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Donald Johnston speaks at the Economic Club of Toronto on Sept. 30, 2004. Mr. Johnston died in hospital in Cowansville, Que., on Feb. 4, following an operation.Aaron Harris/The Globe and Mail

Donald Johnston, a leading federal cabinet minister in the 1980s, a confidant of Liberal prime ministers and the first Canadian to lead the Organisation for Economic Co-operation and Development (OECD) has died at the age of 85.

A policy wonk who preferred ideas over the rough and tumble of politics, Mr. Johnston rose from humble roots to help found an influential Montreal law firm and became close to prime ministers Pierre Trudeau and Jean Chrétien. He ran for leadership of the Liberal Party in 1984 but came in third in a slate of seven.

Although he was close to power, Mr. Johnston was frequently not an insider when it came to the political direction, leaning to the right when the party leaned left, once admitting that “I was out of line economically with the mainstream of the party.”

“You’d call him a business Liberal, a breed which has almost completely disappeared,” said Don Newman, the former broadcast journalist and a long-time friend of Mr. Johnston.

“He was totally dedicated to ideas,” said Peter Nicholson, an economic adviser and strategist who worked with Mr. Johnston in Ottawa and at the OECD. “He had an enormous intellectual taste. He had an intuition as to where the world was headed and knew what was important in the blizzard of information.”

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Mr. Johnston and his wife, Heather, are all smiles after he declared his intention to run for the leadership of the Liberal Party in Ottawa on March 8, 1984.Andy Clark/UPC

Donald James Johnston was born in Ottawa on June 26, 1936, the second son of Florence (née Tucker) and Wilbur Johnston. Although Mr. Johnston went on to significant professional and financial success as a lawyer, politician and international figure, his early years in the Ottawa Valley were modest.

“I came from a rural background. A 40-acre farm. A half dozen cows. A few pigs. It was not at all a luxurious upbringing,” he recalled in a 2006 magazine interview. “People think I’m a pinstriped Westmount lawyer but that’s not where I came from.”

Mr. Johnston’s father was a self-educated man who was a flying officer in the First World War, a jack-of-all-trades who worked on survey teams in the Far North and in Alaska, and then moved to Montreal where he worked for McGill University as supervisor of athletic facilities.

After attending the High School of Montreal, Mr. Johnston began an arts degree at McGill University but took advantage of an opportunity to transfer directly to law school after two years. He befriended Leonard Cohen and actually shared a flat with the future singer-songwriter above a café near the McGill campus when the two were in law school. Mr. Cohen’s legal studies ended quickly but the two remained in touch over the years.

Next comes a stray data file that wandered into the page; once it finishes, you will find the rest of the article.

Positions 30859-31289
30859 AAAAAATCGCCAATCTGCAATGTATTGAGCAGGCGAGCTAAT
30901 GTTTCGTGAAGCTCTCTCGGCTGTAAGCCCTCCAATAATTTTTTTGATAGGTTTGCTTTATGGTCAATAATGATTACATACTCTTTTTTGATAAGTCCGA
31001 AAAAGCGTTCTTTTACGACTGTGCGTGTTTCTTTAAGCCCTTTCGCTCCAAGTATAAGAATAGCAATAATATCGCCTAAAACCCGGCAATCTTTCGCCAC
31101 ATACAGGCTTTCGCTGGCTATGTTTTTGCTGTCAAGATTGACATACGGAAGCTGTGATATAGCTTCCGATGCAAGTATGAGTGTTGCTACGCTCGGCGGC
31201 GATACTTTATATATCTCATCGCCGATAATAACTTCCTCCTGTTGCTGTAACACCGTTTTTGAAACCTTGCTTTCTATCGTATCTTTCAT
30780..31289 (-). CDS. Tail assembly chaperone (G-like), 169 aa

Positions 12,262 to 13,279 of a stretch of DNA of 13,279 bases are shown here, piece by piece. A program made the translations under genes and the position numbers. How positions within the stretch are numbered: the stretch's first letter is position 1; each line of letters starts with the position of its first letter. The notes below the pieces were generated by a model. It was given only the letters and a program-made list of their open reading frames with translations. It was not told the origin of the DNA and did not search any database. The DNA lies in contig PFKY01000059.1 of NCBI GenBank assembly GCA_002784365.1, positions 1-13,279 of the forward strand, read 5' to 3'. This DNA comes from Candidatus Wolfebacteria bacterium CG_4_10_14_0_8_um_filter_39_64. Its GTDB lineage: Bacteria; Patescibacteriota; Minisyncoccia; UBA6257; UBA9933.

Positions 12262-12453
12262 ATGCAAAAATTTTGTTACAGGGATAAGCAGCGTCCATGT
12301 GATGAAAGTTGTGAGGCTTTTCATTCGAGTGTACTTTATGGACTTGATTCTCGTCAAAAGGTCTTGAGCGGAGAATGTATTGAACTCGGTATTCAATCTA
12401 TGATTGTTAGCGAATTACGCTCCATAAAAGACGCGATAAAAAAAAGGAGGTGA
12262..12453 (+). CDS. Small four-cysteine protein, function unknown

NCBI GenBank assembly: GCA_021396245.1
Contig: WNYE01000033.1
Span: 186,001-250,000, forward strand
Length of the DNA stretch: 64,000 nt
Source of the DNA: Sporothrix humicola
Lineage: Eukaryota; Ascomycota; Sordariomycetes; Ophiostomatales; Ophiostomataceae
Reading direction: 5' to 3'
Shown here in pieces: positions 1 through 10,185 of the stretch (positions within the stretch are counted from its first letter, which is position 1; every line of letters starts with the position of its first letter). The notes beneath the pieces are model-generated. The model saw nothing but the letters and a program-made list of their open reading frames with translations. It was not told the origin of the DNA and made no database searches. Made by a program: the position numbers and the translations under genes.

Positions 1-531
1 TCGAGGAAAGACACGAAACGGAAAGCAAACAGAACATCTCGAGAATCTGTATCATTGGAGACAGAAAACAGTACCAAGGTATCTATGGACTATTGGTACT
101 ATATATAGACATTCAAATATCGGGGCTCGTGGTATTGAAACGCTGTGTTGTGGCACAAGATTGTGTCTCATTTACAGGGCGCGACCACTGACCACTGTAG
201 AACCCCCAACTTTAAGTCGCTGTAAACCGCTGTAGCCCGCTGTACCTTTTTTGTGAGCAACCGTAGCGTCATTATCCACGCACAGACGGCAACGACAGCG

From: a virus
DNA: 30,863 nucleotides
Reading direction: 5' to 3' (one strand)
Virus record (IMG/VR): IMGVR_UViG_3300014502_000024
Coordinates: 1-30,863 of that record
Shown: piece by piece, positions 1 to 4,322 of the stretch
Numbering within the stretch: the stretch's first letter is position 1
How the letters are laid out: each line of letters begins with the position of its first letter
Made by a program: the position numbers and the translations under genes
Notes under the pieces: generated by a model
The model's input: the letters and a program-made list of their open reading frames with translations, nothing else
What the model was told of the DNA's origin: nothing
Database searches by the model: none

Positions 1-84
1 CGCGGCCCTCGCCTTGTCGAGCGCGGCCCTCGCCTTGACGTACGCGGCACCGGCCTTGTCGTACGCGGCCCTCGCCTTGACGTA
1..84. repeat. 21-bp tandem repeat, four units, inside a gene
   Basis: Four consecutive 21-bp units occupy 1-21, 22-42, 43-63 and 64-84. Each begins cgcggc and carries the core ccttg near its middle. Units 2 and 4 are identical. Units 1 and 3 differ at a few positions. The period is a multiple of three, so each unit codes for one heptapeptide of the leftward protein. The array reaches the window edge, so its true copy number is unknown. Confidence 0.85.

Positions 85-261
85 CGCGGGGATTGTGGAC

Graduating in 1958, Mr. Johnston was awarded the faculty Gold Medal and got a call from John Turner, the future Liberal leader, who invited the young Mr. Johnston to join the Montreal law firm of Stikeman Elliott.

In 1972, Mr. Johnston and his friend Roy Heenan decided to found their own law firm. They were joined later by Peter Blaikie, a leading Progressive Conservative, to form what eventually became the law firm of Heenan Blaikie. (The firm grew to 500 lawyers before disbanding in 2014). Mr. Johnston was an expert in taxation law and developed tax shelter strategies that formed the foundation of the Canadian film industry.

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Mr. Johnston waves to supporters at the Civic Centre in Ottawa during the Liberal convention on June 15, 1984.Gary Hershorn/UPC

One of those early cinematic ventures was a low-budget horror film called Seizure, the directorial debut of Oliver Stone, which sank quickly after receiving terrible reviews. Mr. Johnston got credit as an executive producer.

Mr. Johnston also befriended Pierre Trudeau, meeting him in 1957 on a trip to Africa organized by the World University Service of Canada. Mr. Johnston became Mr. Trudeau’s personal lawyer, helping him with the family business inherited from Mr. Trudeau’s father. Though Mr. Trudeau had the reputation of an intellectual and dilettante, Mr. Johnston quickly realized that the future prime minister was also a careful businessman who was thrifty, sometimes to excess, according to Trudeau biographer John English.

The two men became close. Mr. Johnston later drew up the marriage contract for Pierre and Margaret when they wed in 1971.

“He was fond of Pierre as a person so when he entered politics it was because of Pierre,” Mr. English recalled.